• Prop support from our collections for use in the new public relations TV spot, promoting our University
  • Development of an “Occasional Series,” including discussions and talks in the Huppe Room

More at:  Special Collections



Welcome Weekend: Incoming students enjoyed a fun and informative introduction to the Libraries staff and services.  This 2014 event also marked the first official Libraries’ visit from our beloved mascot, Baxter!

Event 1 Event 2





Scholarly Resources Orientation:  Focusing on the research needs of graduate students, subject librarians provided an overview of library resources and services.

Event 3

Halloween Story Time: Librarians infuse campus preschoolers with the joy of reading!

Event 4Event 5

What is a Picaresque Novel?    A student poster presentation in Bartle Library was offered by the Department of Romance Languages and Literatures.

FYI:  The picaresque genre is a series of novels that narrate the fictional adventures of a roguish hero of low social class in first person.  This style had a great influence on the Miguel de Cervantes masterpiece, Don Quixote.

Event 6Event 7

De-Stress December:  In support of the agenda organized by the Dean of Students office, the Libraries offered hardworking students some well-deserved respite from, ironically…books!  Aside from snacks, activities included chair massages, yoga, and some welcome therapy dog interaction.

Event 8Event 9


Three science subject librarians, and a dedicated graduate student, collaborated closely with course instructors to create three new online tutorials for the University’s new Freshman Research Immersion (FRI) program.    The new programs join an existing library of eight tutorials and address the fields of science, technology, engineering, and math (STEM).  The tutorials also serve as an instructional guide for students in the navigation of available library research resources.

Five librarians have begun work on tutorials for the fall 2015 FRI program.  These will focus on biomedical biochemistry, molecular and biomedical anthropology, image and acoustic signal analysis, biogeochemistry and biomedical engineering.



Not only one of our most successful financial endeavors of the year, one of the most enjoyed by members of both the campus and greater community!

Book Sale


Represented by members of the Senior Class Council, the Class of 2014 generously donated a map of the world to the University Libraries.  This gift commemorates the students’ time on campus, as well as their intent of making a mark on the greater world they are about to enter.  The map is also symbolic of the University’s dedication to global learning, teaching, and diversity. The map is displayed on the second floor landing of Bartle Library.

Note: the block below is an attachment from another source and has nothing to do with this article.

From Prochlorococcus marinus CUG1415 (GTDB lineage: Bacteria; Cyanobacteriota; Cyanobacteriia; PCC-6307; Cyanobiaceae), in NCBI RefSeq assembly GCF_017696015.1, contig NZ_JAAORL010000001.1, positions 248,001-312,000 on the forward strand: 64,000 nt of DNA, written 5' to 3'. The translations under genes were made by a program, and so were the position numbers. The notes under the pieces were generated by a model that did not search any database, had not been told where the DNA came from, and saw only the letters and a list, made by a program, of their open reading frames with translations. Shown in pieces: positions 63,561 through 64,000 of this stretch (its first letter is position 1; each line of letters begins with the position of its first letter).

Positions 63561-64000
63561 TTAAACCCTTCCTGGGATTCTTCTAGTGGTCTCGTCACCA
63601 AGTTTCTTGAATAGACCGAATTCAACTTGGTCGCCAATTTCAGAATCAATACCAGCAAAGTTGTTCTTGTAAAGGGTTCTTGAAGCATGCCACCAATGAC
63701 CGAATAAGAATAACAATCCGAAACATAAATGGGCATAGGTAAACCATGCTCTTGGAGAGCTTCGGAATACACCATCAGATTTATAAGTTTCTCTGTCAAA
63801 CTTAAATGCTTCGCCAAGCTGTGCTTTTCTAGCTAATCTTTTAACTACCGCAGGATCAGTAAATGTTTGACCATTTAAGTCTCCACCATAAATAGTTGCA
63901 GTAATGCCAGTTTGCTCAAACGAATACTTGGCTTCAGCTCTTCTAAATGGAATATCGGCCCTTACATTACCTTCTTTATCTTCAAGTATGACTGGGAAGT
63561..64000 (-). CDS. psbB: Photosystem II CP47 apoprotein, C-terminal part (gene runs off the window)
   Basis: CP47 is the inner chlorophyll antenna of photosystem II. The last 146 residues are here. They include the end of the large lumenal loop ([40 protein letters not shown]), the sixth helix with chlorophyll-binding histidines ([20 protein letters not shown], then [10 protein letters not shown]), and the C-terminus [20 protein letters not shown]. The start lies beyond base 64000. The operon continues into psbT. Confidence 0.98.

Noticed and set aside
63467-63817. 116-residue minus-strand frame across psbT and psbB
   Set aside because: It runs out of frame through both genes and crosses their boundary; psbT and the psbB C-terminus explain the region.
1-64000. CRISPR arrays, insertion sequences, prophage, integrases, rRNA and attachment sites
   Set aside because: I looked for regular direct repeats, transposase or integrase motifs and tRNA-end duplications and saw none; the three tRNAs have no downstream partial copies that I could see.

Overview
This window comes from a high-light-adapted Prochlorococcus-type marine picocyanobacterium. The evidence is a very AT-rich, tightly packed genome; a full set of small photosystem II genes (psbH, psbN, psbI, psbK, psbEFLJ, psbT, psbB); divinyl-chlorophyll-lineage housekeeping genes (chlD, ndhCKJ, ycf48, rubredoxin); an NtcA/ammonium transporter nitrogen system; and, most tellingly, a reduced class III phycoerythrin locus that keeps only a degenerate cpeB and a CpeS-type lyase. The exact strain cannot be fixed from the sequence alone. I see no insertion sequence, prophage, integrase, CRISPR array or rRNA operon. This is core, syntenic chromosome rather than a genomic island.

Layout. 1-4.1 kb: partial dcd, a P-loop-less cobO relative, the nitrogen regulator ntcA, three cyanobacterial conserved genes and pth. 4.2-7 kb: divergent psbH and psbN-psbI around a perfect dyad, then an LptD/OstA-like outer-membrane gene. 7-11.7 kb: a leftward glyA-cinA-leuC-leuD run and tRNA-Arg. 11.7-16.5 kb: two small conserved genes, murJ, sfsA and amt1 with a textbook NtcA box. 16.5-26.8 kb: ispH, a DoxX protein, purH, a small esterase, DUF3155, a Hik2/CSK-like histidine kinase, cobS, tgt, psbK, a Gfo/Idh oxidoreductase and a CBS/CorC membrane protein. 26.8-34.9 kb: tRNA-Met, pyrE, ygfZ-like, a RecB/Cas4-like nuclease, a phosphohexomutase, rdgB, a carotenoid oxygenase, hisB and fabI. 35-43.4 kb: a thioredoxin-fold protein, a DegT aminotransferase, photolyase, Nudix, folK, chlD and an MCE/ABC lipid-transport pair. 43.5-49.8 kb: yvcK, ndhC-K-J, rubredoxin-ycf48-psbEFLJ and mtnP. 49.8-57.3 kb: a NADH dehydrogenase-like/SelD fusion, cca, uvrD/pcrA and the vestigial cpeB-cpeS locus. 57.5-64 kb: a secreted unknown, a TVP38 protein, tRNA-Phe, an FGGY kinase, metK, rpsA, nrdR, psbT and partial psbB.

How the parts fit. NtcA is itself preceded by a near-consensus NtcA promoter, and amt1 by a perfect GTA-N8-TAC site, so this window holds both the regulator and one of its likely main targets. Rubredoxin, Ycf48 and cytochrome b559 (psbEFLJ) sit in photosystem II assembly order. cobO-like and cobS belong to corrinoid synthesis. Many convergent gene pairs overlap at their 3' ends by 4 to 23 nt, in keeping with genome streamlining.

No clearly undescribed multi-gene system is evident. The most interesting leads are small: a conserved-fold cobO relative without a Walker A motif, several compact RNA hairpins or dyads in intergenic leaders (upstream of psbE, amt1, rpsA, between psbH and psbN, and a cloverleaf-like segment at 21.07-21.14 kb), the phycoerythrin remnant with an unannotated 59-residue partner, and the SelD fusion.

Map 1Map 2


 Students are sometimes weak in essential research skills and knowledge of library services. To address this, two Faculty librarians organized a new program to provide library outreach to the University residential communities.  The program is conducted in a comfortable, low-pressure setting and has been well-received, with an attendance average of 15 students per 15-20 minute presentation.

RH 1RH 2


The value of their contributions cannot be overstated, but just how many student employees help keep the Libraries running? That number and the proportion of student workers to other employees may surprise you!  (Thank you to our Student Employees!)

Student Workers


 Julie is the winner of the Chancellor’s Award for Excellence in Librarianship, an award recognizing consistently superior professional achievement in the field of librarianship. 

Julie Wang


A decision was made to enhance the focus on Libraries’ events, activities, and accomplishments through the addition of a dedication communications position.  In addition to an increase in communications via Dateline, B-Line, social media, Parent Connects (Dean of Students publication), other highlights from this initiative include:

News Magazine Cover

  • The publication of an annual News Magazine,“Inside the Libraries.” More at: Inside the Libraries
  • Consistent participation on a variety of committees that are dedicated to the promotion of events and activities. This frequent interaction helps builds awareness, and relationships, with other communications professionals throughout campus.



Interim Dean
Susannah Gal

Provost and Executive Vice President for Academic Affairs Donald Nieman has convened a committee to lead the search for a new dean of libraries.  Susannah Gal, professor of biological sciences, has been serving as interim dean since June. It is expected that a permanent appointment will be announced in April 2015.

More at:  Inside


“Alone we can do so little; together we can do so much.” —Helen Keller

Best wishes from the Libraries for a healthy and prosperous 2015!

More at: Binghamton University Libraries

Libraries Group Photo




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Ben Franklin’s autobiography is the January Book of the Month for Special Collections